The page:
||Gaboon (Aucoumea klaineana)
||Also known as okoum, angouma, combogala, n’goumi, and mofoumou.
||A very valuable commercial timber that grows in equatorial Africa.
||Usually straight grained but sometimes wavy (producing an attractive striping on quarter-sawn surfaces), uniform texture, natural luster, pinkish heartwood.
||Light, soft, relatively weak wood with low stiffness and shock resistance, low decay resistance and moderate stability. Poor steam bending rating.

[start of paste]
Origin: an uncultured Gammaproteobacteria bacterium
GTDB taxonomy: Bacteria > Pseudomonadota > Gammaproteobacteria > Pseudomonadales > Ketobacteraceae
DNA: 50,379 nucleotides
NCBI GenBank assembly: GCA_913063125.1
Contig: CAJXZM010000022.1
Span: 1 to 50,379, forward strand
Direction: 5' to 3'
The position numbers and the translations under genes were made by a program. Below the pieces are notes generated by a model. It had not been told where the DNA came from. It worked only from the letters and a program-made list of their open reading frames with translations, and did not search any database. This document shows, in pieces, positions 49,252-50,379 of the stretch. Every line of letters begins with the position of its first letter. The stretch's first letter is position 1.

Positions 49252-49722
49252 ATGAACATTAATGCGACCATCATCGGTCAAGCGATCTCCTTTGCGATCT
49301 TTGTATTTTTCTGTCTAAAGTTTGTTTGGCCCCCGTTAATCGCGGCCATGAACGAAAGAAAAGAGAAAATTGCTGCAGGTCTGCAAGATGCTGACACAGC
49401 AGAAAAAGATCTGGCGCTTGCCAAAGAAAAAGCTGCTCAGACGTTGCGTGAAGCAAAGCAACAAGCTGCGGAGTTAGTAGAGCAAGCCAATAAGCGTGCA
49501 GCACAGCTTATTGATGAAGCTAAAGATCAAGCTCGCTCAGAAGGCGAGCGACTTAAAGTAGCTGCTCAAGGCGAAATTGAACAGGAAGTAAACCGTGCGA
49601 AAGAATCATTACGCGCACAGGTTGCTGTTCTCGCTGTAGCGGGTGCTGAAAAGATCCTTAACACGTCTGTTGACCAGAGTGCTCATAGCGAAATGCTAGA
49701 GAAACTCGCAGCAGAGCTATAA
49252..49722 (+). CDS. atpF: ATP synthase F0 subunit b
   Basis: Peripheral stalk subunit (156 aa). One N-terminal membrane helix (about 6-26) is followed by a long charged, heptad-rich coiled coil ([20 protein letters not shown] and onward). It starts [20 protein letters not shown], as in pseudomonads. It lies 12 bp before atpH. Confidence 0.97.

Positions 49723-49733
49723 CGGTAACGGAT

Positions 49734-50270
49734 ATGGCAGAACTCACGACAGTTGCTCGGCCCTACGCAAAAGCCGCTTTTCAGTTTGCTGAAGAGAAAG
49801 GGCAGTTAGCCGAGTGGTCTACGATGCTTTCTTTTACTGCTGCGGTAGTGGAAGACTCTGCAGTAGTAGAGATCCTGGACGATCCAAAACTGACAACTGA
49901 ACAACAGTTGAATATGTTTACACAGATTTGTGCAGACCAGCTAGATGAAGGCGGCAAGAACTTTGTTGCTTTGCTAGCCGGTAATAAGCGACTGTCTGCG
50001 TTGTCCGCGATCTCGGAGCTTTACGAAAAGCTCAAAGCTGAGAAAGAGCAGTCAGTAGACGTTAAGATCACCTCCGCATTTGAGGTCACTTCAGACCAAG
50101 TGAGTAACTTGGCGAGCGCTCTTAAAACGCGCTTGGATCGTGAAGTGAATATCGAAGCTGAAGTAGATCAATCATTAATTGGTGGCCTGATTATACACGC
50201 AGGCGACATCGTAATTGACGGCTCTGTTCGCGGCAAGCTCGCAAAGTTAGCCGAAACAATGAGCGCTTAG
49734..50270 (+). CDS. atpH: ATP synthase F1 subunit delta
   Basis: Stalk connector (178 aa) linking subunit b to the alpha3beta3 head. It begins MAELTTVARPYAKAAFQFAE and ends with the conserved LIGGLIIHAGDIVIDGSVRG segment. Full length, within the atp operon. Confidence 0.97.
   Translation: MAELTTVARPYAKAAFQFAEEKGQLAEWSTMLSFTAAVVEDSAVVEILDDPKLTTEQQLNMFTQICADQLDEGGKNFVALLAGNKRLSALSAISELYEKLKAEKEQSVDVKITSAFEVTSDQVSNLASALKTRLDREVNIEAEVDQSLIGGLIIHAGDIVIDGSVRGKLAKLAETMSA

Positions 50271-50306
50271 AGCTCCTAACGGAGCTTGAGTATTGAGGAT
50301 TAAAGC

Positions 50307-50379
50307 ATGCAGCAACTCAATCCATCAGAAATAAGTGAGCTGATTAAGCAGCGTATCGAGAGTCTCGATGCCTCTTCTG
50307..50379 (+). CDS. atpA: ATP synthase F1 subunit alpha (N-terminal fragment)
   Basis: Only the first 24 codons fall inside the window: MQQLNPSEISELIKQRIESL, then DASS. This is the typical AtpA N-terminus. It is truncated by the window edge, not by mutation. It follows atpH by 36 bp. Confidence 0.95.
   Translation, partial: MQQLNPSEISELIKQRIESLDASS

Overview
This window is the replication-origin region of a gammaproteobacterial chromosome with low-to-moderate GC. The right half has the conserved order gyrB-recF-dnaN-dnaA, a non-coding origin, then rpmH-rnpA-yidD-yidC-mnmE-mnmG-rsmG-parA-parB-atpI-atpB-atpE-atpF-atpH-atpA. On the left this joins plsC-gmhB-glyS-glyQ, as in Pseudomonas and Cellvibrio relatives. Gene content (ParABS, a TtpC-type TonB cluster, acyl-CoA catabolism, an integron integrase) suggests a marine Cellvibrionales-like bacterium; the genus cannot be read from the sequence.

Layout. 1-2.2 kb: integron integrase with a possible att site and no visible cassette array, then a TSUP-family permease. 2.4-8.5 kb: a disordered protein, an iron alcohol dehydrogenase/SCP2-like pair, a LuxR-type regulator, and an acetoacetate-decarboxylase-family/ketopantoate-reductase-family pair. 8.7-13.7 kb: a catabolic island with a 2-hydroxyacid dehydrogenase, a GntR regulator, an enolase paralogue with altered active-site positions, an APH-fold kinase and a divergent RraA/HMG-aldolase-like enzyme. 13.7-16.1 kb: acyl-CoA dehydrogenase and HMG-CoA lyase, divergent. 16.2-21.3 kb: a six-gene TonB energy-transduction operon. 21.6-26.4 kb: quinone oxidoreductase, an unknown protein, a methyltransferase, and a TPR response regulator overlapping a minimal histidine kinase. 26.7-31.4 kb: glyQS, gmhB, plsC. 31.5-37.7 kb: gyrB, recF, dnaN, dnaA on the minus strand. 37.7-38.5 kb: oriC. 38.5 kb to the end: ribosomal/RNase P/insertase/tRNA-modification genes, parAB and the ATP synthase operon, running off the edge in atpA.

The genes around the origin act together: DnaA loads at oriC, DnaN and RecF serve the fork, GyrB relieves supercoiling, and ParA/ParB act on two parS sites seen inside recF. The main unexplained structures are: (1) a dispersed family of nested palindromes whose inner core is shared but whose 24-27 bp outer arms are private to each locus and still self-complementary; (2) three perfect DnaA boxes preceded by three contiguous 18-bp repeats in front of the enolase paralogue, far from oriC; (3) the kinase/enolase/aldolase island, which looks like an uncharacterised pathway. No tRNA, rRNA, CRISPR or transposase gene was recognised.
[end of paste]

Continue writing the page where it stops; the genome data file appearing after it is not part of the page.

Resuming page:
||Works fairly easily although silica in wood results in above average blunting of cutting edges. Can be nailed and screwed without pre-drilling and glues without trouble. Stains and varnishes satisfactorily with ample scraping and sanding.
||Uses include plywood, blockboard, joinery, moldings and other interior trim, fine furniture, cigar boxes, construction, paneling, and decorative veneers.